Intel Corp. and Samsung Electronics Co., the world’s two-largest chip companies, may compete to acquire Infineon Technologies AG’s mobile-phone business, according to Citigroup.
An acquisition or partnership with Samsung would be a better fit for the German chipmaker’s business and thus more likely, Glen Yeung, a San Francisco-based Citigroup analyst, said today in a research report.
Samsung, also the world’s second-largest maker of mobile phones, would use Infineon’s technology to help broaden its chip business beyond memory, Yeung wrote. Intel chips run more than 80 percent of the world’s personal computers, making the company the biggest semiconductor maker. It is trying to parlay its dominance of PCs into a slice of the handset market.
Intel doesn’t comment on rumor or speculation, said Chuck Mulloy, a spokesman for Santa Clara, California-based Intel. Christian Hoenicke, a spokesman for Neubiberg, Germany-based Infineon, declined to comment. Chris Goodhart, a U.S.-based spokeswoman for Samsung, which is based in Suwon, South Korea, didn’t immediately return calls seeking comment.
Earlier today, Infineon Chief Executive Officer Peter Bauer said he continues to be happy with the wireless solutions business. The chipmaker hired JPMorgan Chase & Co. and opened a data room for potential buyers to review its books, according to a person familiar with the matter who asked not be identified by name because it hasn’t been made public yet.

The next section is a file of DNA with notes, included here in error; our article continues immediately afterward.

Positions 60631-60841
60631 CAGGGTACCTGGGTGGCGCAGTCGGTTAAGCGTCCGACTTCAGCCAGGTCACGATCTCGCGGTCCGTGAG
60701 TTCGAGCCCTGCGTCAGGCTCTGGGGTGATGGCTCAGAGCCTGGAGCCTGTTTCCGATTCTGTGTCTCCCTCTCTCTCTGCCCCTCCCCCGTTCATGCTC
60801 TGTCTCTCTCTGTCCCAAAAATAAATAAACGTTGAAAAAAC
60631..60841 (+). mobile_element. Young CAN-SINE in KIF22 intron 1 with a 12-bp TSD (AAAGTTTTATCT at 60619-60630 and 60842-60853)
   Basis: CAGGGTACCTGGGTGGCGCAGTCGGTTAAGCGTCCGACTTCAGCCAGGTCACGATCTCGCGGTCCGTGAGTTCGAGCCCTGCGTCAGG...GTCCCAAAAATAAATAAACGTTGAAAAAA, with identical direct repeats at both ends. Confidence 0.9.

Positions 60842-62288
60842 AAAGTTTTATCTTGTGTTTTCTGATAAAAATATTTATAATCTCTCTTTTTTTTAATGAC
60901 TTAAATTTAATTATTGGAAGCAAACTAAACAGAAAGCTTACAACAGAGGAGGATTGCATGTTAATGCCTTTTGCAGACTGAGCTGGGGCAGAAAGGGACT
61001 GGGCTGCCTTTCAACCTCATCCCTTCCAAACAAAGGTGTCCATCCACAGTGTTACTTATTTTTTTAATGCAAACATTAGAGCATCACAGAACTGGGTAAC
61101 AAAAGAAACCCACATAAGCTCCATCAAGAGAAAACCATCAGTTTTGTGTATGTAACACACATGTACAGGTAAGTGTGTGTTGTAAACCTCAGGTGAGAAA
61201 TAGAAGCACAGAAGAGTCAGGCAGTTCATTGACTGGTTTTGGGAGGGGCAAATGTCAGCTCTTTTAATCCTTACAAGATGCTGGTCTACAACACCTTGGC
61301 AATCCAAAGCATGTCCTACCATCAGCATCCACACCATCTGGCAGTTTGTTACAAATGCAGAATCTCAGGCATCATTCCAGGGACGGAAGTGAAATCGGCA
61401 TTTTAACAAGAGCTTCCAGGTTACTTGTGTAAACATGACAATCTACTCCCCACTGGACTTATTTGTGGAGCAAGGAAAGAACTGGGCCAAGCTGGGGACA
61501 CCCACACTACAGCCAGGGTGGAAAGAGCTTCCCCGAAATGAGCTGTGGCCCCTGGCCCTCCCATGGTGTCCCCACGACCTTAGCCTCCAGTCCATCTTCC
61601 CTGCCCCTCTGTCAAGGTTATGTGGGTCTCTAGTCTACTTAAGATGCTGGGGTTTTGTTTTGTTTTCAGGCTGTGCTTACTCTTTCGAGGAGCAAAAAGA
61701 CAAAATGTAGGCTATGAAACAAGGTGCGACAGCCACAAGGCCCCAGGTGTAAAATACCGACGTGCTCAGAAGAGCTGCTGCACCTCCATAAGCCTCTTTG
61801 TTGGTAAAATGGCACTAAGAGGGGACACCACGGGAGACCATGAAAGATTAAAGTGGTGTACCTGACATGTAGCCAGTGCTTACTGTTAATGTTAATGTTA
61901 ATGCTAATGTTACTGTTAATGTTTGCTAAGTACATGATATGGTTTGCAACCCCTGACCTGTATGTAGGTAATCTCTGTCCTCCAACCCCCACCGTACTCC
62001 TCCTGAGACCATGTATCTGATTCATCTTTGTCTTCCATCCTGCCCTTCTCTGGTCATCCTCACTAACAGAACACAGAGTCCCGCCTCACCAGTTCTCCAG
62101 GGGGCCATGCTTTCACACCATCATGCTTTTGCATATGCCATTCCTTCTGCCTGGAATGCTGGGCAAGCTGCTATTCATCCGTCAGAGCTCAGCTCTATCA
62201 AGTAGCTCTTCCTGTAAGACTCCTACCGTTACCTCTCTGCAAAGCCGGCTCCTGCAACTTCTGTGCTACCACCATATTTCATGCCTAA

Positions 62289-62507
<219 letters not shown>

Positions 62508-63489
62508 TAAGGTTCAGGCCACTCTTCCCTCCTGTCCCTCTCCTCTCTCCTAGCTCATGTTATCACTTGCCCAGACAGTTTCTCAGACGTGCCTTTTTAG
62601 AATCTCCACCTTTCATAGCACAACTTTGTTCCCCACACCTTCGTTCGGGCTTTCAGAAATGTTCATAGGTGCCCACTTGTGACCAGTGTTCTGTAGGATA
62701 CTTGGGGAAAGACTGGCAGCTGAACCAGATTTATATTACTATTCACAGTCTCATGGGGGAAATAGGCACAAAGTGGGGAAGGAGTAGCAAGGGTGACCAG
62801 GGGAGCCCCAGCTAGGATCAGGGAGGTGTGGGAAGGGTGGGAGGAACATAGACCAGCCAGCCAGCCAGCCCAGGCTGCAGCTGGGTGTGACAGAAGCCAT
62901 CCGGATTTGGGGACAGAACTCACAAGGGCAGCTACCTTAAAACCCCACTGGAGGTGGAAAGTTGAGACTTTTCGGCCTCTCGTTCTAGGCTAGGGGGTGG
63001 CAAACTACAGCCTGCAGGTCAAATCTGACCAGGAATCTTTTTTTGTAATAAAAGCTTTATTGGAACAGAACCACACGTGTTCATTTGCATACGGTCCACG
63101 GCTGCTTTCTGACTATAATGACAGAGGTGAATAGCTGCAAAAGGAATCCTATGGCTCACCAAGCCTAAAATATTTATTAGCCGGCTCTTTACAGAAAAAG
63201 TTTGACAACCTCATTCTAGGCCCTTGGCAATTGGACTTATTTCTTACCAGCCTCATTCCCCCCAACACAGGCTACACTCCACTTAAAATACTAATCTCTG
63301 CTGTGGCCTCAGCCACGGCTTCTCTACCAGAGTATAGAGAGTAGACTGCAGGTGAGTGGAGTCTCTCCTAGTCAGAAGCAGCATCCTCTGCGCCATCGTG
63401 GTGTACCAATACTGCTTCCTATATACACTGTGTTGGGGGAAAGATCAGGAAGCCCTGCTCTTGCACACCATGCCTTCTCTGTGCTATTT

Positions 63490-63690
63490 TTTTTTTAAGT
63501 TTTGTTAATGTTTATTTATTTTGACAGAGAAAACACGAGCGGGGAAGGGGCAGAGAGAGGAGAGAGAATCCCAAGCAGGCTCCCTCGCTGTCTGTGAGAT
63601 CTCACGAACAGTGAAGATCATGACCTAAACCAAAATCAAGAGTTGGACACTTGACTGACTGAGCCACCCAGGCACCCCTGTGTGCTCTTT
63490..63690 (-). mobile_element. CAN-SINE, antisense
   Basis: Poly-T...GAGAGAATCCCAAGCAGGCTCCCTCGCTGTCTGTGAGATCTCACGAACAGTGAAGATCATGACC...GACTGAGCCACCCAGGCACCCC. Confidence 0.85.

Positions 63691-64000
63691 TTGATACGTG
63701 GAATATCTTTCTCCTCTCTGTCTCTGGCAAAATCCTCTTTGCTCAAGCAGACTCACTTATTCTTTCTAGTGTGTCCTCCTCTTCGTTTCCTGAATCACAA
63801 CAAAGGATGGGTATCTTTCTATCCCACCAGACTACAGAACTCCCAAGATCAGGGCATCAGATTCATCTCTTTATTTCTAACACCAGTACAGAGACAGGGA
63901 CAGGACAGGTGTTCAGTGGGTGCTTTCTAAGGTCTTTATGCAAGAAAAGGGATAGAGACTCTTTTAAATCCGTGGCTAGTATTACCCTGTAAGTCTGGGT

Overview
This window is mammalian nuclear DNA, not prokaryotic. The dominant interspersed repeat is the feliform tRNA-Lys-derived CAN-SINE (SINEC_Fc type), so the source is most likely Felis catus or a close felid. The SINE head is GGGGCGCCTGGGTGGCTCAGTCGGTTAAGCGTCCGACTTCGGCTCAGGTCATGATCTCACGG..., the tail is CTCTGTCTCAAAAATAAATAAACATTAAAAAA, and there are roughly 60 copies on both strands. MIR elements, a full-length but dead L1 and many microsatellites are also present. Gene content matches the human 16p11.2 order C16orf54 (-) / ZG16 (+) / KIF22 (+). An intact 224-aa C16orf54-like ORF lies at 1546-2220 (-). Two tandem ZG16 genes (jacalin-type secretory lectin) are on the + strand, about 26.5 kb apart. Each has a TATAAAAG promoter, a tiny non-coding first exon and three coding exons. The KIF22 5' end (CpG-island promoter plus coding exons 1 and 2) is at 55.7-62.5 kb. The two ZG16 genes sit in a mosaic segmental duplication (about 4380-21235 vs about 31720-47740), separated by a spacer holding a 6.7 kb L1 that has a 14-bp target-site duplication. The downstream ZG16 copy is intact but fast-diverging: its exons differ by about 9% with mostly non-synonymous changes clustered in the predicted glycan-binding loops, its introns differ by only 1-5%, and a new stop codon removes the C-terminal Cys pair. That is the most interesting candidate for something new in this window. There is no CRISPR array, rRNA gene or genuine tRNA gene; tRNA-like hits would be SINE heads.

Infineon’s wireless-solutions business makes baseband processors, the chips that control the radio functions in phones. It will have sales of 1.26 billion euros ($1.63 billion) this year, a gain of 29 percent, according to a Citigroup estimate.
Its two largest customers are Apple Inc. and LG Electronics Inc., each supplying about 30 percent of sales. An Infineon baseband chip powers Apple’s iPhone. The unit also supplies Nokia Oyj, Samsung and Research In Motion Ltd., according to Yeung’s report.
Intel fell 5 cents to $21.53 at 12.18 p.m. New York time in Nasdaq Stock Market trading. Infineon rose 13 cents to 5.18 euros in Frankfurt.
About 315 million mobile phones shipped in the first quarter, according to Gartner Inc. That’s almost quadruple the 84 million PCs shipped in the period.
Intel and Samsung may both be looking to acquire Infineon, an interesting development in both stocks and semiconductor manufacturing.